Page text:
• help teams deliver substantial value back to your customers

Our Definition of Done for 2014 is simple:  Nick and I want to see an immediate and sustaining increase in your velocity.  Dare I say the obvious:  Velocity Counts!

Nick and I have never been this excited to write about content in the Agile space.  There is quite honestly so much going on in this space, that it’s hard to pick areas of focus.  Sadly, we must.  In order to keep our promise and deliver against our definition, we need to be laser beam focussed on the development of content in our areas of expertise.

In early 2014, Nick is focussed on creating content that will help: your teams take shape, move directionally, and create environments that inspire the very best from your teams.  This year, I’ve got my mind wrapped firmly around content that will grow individual performance.  I want 2014 to be your best, which requires you to be at your best – in order for you to deliver against the commitments you are making to your teams.  I’m going deep inside you and that giant brain of yours to make some much needed adjustments.  I’ll help improve your personal velocity and in doing so, your health and behavior.  Definition aside, expect nothing but one hell of a year at Velocity Counts!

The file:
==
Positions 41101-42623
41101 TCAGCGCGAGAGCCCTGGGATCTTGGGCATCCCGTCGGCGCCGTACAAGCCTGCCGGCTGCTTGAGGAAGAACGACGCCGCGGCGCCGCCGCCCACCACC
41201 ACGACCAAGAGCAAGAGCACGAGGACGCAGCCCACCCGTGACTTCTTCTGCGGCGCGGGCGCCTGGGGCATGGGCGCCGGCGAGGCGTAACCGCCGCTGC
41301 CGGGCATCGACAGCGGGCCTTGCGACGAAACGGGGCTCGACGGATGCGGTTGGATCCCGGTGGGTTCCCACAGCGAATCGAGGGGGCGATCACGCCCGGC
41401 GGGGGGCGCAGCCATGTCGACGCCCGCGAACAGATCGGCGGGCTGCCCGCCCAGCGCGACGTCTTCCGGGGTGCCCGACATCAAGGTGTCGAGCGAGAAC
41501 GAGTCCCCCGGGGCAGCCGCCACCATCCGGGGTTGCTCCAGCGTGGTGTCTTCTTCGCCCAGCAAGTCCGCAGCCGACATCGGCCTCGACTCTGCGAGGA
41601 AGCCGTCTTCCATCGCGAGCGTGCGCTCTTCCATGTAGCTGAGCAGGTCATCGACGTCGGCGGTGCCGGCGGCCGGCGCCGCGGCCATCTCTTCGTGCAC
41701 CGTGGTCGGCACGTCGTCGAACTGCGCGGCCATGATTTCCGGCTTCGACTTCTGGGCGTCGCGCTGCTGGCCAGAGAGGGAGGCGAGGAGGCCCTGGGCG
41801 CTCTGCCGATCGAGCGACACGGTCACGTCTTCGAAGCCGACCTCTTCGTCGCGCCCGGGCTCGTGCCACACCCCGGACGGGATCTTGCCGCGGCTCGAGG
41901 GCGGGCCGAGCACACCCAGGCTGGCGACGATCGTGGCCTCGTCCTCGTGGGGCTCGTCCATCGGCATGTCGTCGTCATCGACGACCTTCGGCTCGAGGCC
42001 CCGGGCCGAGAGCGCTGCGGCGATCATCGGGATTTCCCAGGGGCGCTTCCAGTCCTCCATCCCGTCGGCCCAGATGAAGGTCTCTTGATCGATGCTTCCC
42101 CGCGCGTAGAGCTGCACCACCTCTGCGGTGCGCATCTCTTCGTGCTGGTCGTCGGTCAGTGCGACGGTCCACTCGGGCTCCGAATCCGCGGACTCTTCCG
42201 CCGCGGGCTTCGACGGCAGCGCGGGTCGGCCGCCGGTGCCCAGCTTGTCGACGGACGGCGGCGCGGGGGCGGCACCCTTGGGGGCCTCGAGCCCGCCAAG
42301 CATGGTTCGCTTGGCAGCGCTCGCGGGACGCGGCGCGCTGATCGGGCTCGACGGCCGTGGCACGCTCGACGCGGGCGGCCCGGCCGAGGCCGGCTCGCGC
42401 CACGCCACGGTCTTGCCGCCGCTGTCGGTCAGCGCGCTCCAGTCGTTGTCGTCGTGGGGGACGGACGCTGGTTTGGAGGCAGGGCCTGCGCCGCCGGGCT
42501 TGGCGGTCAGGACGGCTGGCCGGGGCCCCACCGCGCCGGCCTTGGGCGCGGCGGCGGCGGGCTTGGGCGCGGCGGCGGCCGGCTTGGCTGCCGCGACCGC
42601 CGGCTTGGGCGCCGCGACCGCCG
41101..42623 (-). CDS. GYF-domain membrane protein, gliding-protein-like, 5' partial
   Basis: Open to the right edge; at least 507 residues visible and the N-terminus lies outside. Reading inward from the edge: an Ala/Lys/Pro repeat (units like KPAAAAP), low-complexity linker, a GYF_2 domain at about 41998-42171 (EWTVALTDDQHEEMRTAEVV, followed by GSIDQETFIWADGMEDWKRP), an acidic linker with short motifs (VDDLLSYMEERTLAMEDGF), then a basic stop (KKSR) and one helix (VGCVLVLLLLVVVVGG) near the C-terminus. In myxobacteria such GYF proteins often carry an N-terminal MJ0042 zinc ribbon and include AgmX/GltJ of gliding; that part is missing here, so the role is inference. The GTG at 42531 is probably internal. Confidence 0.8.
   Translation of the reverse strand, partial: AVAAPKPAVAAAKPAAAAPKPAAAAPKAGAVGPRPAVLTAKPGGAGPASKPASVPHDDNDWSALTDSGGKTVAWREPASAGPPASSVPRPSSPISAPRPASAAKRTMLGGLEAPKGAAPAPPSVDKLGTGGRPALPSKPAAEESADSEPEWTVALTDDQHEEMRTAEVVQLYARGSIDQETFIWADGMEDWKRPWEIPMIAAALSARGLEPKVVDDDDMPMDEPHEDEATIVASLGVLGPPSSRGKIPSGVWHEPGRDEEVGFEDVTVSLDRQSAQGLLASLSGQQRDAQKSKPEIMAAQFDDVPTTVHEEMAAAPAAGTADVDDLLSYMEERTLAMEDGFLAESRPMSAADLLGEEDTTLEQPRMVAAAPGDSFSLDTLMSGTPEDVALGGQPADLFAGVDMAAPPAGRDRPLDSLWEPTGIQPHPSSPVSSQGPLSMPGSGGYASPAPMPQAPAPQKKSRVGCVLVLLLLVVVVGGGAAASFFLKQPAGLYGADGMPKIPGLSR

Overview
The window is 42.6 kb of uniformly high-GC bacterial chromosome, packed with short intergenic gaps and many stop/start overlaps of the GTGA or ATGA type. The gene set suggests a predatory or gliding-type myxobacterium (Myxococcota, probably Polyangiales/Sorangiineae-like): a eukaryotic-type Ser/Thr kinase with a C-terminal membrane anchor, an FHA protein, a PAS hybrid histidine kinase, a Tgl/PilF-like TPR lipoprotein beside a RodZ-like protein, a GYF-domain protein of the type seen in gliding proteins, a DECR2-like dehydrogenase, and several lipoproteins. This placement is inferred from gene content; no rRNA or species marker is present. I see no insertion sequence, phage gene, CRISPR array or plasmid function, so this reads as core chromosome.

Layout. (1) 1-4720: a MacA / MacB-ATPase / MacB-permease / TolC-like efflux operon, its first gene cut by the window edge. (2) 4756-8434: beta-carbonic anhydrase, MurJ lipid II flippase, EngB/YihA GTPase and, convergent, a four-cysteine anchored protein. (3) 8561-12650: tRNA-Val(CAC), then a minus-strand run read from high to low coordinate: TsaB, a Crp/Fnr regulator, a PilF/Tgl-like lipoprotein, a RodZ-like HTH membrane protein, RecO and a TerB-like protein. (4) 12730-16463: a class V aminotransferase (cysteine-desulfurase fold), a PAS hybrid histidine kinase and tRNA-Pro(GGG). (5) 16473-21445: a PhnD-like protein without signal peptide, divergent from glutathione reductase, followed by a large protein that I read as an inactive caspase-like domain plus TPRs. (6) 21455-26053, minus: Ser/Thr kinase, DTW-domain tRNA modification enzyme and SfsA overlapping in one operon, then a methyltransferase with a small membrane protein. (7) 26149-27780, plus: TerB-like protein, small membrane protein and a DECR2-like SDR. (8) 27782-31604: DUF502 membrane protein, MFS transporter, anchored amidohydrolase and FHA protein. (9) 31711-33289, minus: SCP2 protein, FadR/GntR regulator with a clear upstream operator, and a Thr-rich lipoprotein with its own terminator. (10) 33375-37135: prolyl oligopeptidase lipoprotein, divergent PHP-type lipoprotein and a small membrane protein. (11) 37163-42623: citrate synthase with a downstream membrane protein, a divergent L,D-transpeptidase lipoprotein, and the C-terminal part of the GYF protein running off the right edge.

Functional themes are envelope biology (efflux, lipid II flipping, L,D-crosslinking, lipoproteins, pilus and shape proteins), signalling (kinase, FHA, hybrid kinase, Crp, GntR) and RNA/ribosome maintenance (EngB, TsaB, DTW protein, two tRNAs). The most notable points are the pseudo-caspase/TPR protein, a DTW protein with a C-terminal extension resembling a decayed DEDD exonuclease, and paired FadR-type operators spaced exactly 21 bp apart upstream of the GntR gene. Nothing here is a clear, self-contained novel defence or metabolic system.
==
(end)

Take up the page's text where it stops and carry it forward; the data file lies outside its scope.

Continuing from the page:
Now, more than ever, Nick and I are interested in hearing what you and your team are up to.  If you’re stuck on something, have a burning question that’s been haunting you, or have an ingredient of your own that you’d like us to share, simply Tweet @VelocityCounts or comment below.

Cheers,
Randall and Nick

Agile 2013 – that’s a wrap!

Nick had a grand ‘ole time in Nashville for the Grand Ole Oprey Agile 2013.

IMG_5757

Take a look at his posts highlighting the sessions he enjoyed most. If you haven’t been already, make sure you grab a ticket for next year, the conversations in the hallways are worth the price of admission alone!

Technical Debt meets Agile

Agile Coaching

Agile Metrics – Velocity is not the Goal